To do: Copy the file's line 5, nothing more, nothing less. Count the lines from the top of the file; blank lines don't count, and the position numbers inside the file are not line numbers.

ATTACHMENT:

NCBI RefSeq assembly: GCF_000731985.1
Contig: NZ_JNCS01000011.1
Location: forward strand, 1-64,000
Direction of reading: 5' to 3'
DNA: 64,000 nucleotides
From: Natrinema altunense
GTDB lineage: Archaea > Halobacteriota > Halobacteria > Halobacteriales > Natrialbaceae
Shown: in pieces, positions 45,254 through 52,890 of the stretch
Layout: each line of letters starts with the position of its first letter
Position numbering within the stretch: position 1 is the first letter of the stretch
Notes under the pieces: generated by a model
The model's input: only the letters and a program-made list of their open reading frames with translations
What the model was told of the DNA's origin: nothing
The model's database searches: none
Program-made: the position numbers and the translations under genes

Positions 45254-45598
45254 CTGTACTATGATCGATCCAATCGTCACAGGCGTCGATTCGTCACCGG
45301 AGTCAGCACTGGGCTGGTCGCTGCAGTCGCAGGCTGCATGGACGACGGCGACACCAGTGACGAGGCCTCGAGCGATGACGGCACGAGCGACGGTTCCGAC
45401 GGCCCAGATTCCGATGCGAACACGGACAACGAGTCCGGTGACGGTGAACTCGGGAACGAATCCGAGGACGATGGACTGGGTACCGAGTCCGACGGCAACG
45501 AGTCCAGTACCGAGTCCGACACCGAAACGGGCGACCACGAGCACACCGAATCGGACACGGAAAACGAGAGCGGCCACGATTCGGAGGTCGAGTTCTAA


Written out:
DNA: 64,000 nucleotides